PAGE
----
If the convictions related to roadworthiness then the clear encounters required would be 28 to get out of red and 71 to get into green.
This could be caused by say a failure to properly train a driver so that he commits three daily rest offences or an articulated vehicle is found to have an axle, gross and train weight overload.
If this was a small operator with only one or two vehicles the it could take be very difficult to accumulate sufficient clear encounters before the 3 year period passes. VOSA have said that they are looking at a “quick out” to balance this “quick in” but this is unlikely to be in place for a further 12 months. I understand that the “quick out” would be available where a VOSA follow up visit after a “quick in” determined that the issues giving rise to the STR had been fully addressed and appropriate steps taken to ensure they did not reoccur or that the STR was the result of a single rogue driver.
MOST SERIOUS INFRINGEMENT (“MSI”)
The other way in which an OCRS can go STR is by a prohibition being issued or fixed penalty accepted for an MSI. These are now being referred to as the seven deadly sins!
MSI’s are defined at Annex IV of Regulation (EC) 1071/2009 as follows, but VOSA have advised that they will apply certain subsets for MSIs triggering a STR for 6 months. These subsets are indicated in bold:
- 1. Exceeding the maximum 6-day or fortnightly driving time limits by margins of 25% or more.
Exceeding, during a daily working period, the maximum daily driving time limit by a margin of 50% or more without taking a break or without an uninterrupted rest period of at least 4 ½ hours.
- 2. Not having a tachograph and/or speed limiter or using a fraudulent device able to modify the records of the recording equipment and/or the speed limiter or falsifying record sheets or data downloaded from the tachograph and/pr the driver card.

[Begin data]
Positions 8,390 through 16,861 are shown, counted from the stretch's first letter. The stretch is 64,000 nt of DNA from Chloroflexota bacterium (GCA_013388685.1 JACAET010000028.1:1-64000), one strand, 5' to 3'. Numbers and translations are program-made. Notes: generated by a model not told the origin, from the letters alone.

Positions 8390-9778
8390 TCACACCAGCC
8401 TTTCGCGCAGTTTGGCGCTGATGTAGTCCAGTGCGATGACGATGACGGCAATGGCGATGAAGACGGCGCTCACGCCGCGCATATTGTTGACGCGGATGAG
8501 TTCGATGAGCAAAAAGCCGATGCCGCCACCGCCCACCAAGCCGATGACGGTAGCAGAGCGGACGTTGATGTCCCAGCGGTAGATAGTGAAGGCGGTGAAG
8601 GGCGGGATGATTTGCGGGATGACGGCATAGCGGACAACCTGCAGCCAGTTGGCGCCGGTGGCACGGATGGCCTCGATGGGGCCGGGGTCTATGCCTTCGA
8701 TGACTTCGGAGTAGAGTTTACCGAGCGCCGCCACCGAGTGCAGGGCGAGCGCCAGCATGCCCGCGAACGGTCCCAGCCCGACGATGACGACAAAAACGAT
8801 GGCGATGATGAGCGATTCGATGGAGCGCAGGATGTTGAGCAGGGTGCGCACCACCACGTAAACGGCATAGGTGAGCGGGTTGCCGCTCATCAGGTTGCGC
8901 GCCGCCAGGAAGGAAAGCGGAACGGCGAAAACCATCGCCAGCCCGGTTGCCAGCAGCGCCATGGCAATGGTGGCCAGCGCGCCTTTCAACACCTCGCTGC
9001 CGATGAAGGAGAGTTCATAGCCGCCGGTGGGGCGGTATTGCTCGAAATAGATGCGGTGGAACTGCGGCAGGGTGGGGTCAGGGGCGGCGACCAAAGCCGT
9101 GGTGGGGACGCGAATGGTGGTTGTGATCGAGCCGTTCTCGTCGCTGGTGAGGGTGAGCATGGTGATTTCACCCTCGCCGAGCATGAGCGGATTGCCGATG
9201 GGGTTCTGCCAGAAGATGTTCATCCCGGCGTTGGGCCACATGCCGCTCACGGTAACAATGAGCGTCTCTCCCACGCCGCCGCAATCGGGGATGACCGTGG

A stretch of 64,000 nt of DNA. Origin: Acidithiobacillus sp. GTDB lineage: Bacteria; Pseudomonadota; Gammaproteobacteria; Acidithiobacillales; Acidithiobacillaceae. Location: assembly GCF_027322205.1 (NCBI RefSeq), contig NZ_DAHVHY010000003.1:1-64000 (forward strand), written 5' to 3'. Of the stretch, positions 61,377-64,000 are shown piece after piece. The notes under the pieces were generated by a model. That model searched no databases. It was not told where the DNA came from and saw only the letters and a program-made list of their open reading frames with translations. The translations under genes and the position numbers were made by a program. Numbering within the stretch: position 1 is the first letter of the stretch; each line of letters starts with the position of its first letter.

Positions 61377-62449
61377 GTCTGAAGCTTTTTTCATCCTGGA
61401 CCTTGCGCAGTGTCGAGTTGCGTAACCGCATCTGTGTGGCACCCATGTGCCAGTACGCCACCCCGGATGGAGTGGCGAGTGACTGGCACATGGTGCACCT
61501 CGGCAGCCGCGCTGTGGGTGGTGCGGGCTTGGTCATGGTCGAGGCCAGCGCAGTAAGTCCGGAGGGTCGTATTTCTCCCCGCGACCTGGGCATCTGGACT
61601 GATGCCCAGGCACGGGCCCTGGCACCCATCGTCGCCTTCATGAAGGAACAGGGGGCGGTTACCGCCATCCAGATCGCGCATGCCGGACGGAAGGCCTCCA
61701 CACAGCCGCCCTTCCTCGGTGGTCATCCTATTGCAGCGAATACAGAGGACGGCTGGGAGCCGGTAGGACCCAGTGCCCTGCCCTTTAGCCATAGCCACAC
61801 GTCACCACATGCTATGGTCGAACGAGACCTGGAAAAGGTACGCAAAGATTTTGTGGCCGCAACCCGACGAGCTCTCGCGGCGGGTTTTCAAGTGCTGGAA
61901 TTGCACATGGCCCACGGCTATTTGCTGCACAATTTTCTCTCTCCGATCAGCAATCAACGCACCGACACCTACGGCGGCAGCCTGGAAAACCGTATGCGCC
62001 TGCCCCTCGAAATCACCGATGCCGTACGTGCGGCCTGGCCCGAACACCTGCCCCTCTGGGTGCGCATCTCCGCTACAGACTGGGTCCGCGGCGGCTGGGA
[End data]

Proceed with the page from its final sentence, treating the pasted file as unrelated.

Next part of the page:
Using a fraudulent device able to modify the records of the recording equipment
Not having a speed limiter although required by Community law
Using a fraudulent device able to modify the speed limiter
- 3. Driving without a valid roadworthiness certificate if such a document is required under Community law and/or driving with a very serious deficiency of, inter alia, the braking system, the steering linkages, the wheels/tyres, the suspension or chassis that would create such an immediate risk to road safety that it leads to a decision to immobilise the vehicle.
- 4. Transporting dangerous goods that are prohibited for transport or transporting such goods in a prohibited or non-approved means of containment or without identifying them on the vehicle as dangerous goods, thus endangering lives or the environment to such an extent it leads to the decision to immobilise the vehicle.
- 5. Carrying passengers or goods without holding a valid driving licence or carrying by an undertaking not holding a valid Community licence.
- 6. Driving with a driver card that has been falsified, or with a card of which the driver is not the holder, or which has been obtained on the basis of false declarations and/or forged documents.
Falsifying record sheets of the tachograph
Falsifying data downloaded from the tachograph and/or the driver card
Driving with a driver card that has been falsified
Driving with a driver card of which the driver is not the holder
- 7. Carrying goods exceeding the maximum permissible laden mass by 20% or more for vehicles the permissible laden weight of which exceeds 12 tonnes, and by a mass of 25% or more for vehicles the permissible laden weight of which does not exceed 12 tonnes.
At present there is not a great deal of information available on these changes, but readers may want to consider the following:
www.vosa.gov.uk/OCRS-FAQs VOSA have indicated an intention to update these before the 30th April 2012.